Terra Incognita: Corporate world's new marketing strategy

There is something suspicious about how the new socially conscious ad campaigns play on our society’s stereotypical charitable views

In the Seinfeld episode “The Airport,” Jerry meets a model and she shows him a recent photo of her that appeared in Esquire where she is mostly nude, having just stepped out of a shower. It turns out the ad is for jeans. No surprise. We all know the mantra that “sex sells.”
Advertising companies have long realized that the main subject of an ad need not be the product. Watch companies show images of Mount Everest and sailing. Other firms pitch you a lifestyle that goes along with a product. From time to time, oddly, some products are actually marketed through ads that declare them to be the best; Oracle claims it has “the fastest ever database performance.”
But there is a new trend in advertising that, while it may not be sweeping the world, is becoming more pronounced. It is the “socially conscious” ad campaign. In a fold-out ad by Du Pont on the inside cover of the recent issue of National Geographic, the reader is shown an Indian train packed to the gills. The ad was specially designed for the January issue, whose main article was about “Population 7 billion: How your world will change.”
Lo and behold, we learn that Du Pont “has a rich history of scientific discovery that has enabled countless innovations and made life better for people everywhere.”
The company, it turns out, is not only making “higher quality food available,” it also plays a role in the body armor that has saved “more than 3,000 law-enforcement lives.”
It is not clear what connects any of this to the people on the train, but somehow the idea is that Du Pont is helping them.
IN THE latest issues of The Atlantic and the Economist are ads featuring a middle-aged African woman. It turns out that Chevron “helped thousands of entrepreneurs get ahead with microloans.”
This woman, whose emphatic stare takes up half the page, must be one of the beneficiaries, although we aren’t told how. The Chevron’s slogan is “Big Oil should support small business.”
But this isn’t the most egregious play on the social consciousness of the reader. That award must go to British Airways, which claims “the best part of giving soccer balls to kids in Africa is seeing the look on their faces.”
What is British Airways’ connection to this? It isn’t clear. The ad claims that “last year at British Airways, we put hundreds of small business owners in front of the people they needed to see – for free.”
And somehow this is connected to Tommy Clark, Grassroots Soccer founder, who “uses soccer balls to teach kids in Africa about AIDS.” It doesn’t really matter what exactly British Airways’ involvement is, because the ad alone draws you in.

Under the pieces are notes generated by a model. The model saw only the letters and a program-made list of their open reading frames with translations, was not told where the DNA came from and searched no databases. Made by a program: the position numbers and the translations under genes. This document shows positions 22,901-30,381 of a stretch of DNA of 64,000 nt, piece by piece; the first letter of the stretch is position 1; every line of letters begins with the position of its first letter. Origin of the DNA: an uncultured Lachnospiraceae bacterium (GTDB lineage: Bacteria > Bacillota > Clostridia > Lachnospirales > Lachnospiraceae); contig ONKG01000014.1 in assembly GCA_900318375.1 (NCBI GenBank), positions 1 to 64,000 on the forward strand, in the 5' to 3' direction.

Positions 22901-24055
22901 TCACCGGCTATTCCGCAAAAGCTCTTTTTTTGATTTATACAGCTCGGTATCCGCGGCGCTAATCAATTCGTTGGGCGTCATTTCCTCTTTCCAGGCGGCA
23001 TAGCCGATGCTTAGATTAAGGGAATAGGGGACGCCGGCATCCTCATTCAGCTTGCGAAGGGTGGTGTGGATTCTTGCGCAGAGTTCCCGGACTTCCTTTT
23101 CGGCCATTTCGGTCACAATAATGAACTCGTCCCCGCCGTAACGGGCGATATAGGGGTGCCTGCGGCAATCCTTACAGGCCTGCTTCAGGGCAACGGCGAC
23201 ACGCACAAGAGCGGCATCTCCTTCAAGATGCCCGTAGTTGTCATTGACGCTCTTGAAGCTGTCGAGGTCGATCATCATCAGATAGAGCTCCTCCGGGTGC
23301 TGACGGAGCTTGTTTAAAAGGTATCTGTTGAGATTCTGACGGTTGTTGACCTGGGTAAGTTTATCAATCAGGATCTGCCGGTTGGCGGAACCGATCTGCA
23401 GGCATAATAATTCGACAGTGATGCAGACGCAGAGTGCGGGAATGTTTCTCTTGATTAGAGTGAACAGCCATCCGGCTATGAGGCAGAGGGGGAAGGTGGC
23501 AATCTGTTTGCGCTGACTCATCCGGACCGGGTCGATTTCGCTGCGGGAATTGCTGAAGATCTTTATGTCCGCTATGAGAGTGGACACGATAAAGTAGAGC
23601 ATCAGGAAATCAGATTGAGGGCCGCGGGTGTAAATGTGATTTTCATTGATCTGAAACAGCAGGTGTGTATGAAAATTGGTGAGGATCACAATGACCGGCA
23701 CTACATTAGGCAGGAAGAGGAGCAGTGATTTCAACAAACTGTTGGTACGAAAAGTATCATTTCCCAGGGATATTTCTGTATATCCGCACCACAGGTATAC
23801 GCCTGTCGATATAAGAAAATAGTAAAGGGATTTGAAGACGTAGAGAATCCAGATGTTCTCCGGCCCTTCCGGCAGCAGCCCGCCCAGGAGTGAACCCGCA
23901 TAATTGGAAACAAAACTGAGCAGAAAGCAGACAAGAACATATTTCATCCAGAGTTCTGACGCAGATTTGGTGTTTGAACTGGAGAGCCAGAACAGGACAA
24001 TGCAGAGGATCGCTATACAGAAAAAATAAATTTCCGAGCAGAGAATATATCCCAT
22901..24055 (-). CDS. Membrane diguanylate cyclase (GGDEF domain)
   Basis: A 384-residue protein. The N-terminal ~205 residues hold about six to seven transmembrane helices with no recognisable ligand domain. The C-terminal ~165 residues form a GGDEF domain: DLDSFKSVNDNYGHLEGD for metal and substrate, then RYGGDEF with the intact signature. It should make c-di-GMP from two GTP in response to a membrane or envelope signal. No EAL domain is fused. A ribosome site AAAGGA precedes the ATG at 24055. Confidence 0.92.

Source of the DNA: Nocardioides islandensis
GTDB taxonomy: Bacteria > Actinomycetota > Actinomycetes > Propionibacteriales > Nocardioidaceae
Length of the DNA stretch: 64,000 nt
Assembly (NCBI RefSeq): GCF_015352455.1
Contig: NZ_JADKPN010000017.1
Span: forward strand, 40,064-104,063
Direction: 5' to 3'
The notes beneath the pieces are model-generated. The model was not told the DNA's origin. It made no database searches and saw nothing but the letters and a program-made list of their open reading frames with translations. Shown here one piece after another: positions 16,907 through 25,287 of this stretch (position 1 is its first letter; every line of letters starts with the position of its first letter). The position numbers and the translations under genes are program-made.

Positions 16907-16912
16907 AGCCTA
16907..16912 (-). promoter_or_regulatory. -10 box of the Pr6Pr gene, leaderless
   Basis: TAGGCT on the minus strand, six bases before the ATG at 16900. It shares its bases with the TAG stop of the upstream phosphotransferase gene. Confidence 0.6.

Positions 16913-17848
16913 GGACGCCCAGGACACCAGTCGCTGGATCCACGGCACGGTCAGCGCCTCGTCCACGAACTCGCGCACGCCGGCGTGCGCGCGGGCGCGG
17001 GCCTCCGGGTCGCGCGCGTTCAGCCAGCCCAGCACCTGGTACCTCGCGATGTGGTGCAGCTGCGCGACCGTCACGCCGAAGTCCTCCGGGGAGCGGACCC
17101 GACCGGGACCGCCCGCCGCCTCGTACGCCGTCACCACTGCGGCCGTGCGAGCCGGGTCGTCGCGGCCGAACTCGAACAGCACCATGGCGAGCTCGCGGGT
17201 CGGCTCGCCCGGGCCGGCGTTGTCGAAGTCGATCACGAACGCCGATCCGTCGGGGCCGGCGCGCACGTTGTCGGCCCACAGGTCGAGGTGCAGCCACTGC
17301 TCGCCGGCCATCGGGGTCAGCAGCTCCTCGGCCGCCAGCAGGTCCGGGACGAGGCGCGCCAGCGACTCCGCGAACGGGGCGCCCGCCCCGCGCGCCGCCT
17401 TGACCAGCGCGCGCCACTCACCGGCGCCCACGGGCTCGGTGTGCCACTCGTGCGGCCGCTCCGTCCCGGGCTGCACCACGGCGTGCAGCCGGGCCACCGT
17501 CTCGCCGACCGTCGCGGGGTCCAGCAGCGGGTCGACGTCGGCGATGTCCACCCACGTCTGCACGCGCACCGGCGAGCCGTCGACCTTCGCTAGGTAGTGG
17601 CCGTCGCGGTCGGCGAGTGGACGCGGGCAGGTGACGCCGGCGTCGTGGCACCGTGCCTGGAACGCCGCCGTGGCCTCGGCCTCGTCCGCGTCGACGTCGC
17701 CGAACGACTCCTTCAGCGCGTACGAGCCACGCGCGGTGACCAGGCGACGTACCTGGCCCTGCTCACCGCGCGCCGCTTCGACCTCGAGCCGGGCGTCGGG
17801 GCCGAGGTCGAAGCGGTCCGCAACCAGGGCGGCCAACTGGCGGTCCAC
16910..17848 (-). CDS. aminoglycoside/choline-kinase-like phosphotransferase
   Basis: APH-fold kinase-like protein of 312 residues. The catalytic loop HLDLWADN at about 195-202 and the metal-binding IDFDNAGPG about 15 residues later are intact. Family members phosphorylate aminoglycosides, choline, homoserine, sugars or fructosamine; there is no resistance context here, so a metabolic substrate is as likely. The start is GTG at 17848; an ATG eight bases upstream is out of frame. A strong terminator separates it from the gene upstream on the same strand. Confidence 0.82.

Every well-meaning person wants to portray him or herself as saving Africans. Let’s be honest, we all know the photos of NGO projects, volunteer abroad programs and anything connected to “save children” has a smiling African kid, usually posing with a white person who has “saved” him.
So these new socially conscious ad campaigns play on our society’s stereotypical charitable views. There is definitely something suspicious about them. Who decided that disguising an oil company or an airline as a promoter of aid to Africa, and putting smiling African kids or women prominently on display would be good for business? The companies don’t really seem to be giving aid; they are claiming that somehow, by helping “small business” or inventing new products, their revenues are trickling down to benefit people.
And this brings us to the last problem with all this socially conscious advertising. It’s ridiculous. I should want to fly British Airways, not because it makes me feel that I, in some tortured roundabout way, am putting smiles on African AIDS victims’ faces, but because it is a better airline. I should go to a Chevron station because it offers cheaper and better gas, not because it supposedly supports a small business in Kenya.
There is something to be said for not buying from companies that are particularly heinous in their treatment of people or the environment. But the latest craze is all part of an elaborate scam. BP rebranded itself as “green” in 2000, when it replaced it’s stodgy shield with a green “helios” or sun logo. In 2008, Greenpeace UK awarded BP the Emerald Paintbrush award for “greenwashing” its image. Greenpeace spokesman James Turned noted: “You wouldn’t know it from their adverts, but BP bosses are pumping billions into their oil and gas business and investing peanuts in renewable [energy].”
The logo became even more embarrassing with the huge BP spill in 2010. A website called Climagegreenwash.org is now devoted to tracking companies that fake their environmentalism.
What concerns me isn’t the lack of corporate social responsibility; a company’s duty is to its shareholders, customers and employees. What is most annoying is that this is just part of a larger picture of misleading sloganeering. Whether it is President Barack Obama’s platitudes and lack of policy (he won the Nobel Peace Prize just for giving us “hope”), or all the lying NGOs who pretended to be helping Haiti but merely served as outlets for unemployed Europeans to do well-paid charity work, the new motto is “put an African child in the photo and feel good about yourself.”
NGOs don’t help Africa, and neither does British Airways, and yet we feel better about ourselves for choosing to fly BA and throwing a few cents at the Red Cross, buying a book that is printed on “green” paper and then eating some nonsense “organic” meal.
From one lie to the next we go through each day. Socially conscious advertising is just the tip of the iceberg.